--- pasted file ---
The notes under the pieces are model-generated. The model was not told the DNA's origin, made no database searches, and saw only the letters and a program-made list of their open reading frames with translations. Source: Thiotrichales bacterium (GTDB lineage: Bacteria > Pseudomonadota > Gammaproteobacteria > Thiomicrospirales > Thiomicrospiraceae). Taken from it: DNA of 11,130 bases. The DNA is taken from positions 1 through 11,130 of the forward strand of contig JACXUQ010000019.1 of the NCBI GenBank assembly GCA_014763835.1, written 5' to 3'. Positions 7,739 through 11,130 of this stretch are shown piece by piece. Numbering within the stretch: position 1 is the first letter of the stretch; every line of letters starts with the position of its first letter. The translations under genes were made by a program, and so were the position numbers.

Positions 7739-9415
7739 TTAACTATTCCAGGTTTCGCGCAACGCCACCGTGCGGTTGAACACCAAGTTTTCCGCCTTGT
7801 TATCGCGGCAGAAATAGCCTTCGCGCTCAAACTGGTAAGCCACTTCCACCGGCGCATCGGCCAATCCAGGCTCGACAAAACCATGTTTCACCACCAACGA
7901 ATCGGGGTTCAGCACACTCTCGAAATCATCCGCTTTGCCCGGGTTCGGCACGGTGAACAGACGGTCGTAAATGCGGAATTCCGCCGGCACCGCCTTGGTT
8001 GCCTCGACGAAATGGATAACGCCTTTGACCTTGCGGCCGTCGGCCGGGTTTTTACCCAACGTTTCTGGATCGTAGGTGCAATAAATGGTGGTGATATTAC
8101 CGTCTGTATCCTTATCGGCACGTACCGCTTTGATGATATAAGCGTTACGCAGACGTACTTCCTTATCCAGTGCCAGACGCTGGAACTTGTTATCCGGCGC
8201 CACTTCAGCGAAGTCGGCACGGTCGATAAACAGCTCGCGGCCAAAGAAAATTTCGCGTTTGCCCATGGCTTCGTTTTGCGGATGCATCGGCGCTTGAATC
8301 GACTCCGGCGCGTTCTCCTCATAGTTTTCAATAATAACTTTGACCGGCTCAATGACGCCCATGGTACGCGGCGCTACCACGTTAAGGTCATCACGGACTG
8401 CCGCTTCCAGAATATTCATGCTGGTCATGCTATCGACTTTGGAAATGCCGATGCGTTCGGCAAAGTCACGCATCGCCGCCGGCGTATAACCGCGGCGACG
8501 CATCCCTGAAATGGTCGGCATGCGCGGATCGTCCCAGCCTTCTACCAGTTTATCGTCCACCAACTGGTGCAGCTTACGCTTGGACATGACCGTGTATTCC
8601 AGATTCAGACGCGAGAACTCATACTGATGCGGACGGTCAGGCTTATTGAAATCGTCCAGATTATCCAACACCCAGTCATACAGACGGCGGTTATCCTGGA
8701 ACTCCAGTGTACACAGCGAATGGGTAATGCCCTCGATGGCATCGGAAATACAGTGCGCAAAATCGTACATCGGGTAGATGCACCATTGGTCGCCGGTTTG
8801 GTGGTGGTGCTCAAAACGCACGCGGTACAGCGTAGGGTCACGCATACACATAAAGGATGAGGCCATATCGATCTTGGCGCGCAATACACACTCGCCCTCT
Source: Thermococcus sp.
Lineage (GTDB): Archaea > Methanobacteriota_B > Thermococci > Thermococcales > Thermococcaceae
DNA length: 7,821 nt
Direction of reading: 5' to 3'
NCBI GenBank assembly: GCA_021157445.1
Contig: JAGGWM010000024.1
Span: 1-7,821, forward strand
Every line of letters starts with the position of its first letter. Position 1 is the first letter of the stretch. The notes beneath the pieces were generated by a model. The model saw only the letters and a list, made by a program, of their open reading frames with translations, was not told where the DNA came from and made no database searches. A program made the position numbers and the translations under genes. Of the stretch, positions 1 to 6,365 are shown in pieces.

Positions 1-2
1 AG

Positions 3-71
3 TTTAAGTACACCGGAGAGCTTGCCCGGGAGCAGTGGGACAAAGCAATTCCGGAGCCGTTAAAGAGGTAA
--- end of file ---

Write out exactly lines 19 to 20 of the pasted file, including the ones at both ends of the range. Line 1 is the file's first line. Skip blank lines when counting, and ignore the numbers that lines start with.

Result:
NCBI GenBank assembly: GCA_021157445.1
Contig: JAGGWM010000024.1